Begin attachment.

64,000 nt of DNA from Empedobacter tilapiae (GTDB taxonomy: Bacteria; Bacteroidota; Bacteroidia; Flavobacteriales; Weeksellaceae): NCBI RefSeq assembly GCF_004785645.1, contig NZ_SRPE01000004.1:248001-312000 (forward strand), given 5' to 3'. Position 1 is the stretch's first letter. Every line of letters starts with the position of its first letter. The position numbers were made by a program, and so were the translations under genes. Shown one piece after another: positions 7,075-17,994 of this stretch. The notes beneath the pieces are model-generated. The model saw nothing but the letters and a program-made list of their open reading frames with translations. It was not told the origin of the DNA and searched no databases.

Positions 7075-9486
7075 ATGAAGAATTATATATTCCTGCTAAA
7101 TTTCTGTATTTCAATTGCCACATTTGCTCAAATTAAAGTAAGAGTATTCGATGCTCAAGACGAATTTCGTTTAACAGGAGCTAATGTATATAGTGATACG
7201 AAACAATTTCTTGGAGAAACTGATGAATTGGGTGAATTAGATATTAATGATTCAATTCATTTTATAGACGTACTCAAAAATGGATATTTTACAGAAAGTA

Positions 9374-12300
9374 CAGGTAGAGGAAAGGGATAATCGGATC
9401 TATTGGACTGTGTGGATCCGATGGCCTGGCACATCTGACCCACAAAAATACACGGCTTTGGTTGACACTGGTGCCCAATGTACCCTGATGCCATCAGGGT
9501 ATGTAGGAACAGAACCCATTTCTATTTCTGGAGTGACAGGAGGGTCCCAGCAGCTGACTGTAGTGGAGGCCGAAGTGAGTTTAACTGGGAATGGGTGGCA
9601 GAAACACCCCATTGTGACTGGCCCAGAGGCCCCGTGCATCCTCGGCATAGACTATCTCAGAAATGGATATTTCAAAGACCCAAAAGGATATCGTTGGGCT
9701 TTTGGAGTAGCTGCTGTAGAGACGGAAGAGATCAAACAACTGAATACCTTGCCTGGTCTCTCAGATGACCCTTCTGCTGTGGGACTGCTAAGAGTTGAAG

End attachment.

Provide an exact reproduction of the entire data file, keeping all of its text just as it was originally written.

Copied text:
64,000 nt of DNA from Empedobacter tilapiae (GTDB taxonomy: Bacteria; Bacteroidota; Bacteroidia; Flavobacteriales; Weeksellaceae): NCBI RefSeq assembly GCF_004785645.1, contig NZ_SRPE01000004.1:248001-312000 (forward strand), given 5' to 3'. Position 1 is the stretch's first letter. Every line of letters starts with the position of its first letter. The position numbers were made by a program, and so were the translations under genes. Shown one piece after another: positions 7,075-17,994 of this stretch. The notes beneath the pieces are model-generated. The model saw nothing but the letters and a program-made list of their open reading frames with translations. It was not told the origin of the DNA and searched no databases.

Positions 7075-9486
7075 ATGAAGAATTATATATTCCTGCTAAA
7101 TTTCTGTATTTCAATTGCCACATTTGCTCAAATTAAAGTAAGAGTATTCGATGCTCAAGACGAATTTCGTTTAACAGGAGCTAATGTATATAGTGATACG
7201 AAACAATTTCTTGGAGAAACTGATGAATTGGGTGAATTAGATATTAATGATTCAATTCATTTTATAGACGTACTCAAAAATGGATATTTTACAGAAAGTA

Positions 9374-12300
9374 CAGGTAGAGGAAAGGGATAATCGGATC
9401 TATTGGACTGTGTGGATCCGATGGCCTGGCACATCTGACCCACAAAAATACACGGCTTTGGTTGACACTGGTGCCCAATGTACCCTGATGCCATCAGGGT
9501 ATGTAGGAACAGAACCCATTTCTATTTCTGGAGTGACAGGAGGGTCCCAGCAGCTGACTGTAGTGGAGGCCGAAGTGAGTTTAACTGGGAATGGGTGGCA
9601 GAAACACCCCATTGTGACTGGCCCAGAGGCCCCGTGCATCCTCGGCATAGACTATCTCAGAAATGGATATTTCAAAGACCCAAAAGGATATCGTTGGGCT
9701 TTTGGAGTAGCTGCTGTAGAGACGGAAGAGATCAAACAACTGAATACCTTGCCTGGTCTCTCAGATGACCCTTCTGCTGTGGGACTGCTAAGAGTTGAAG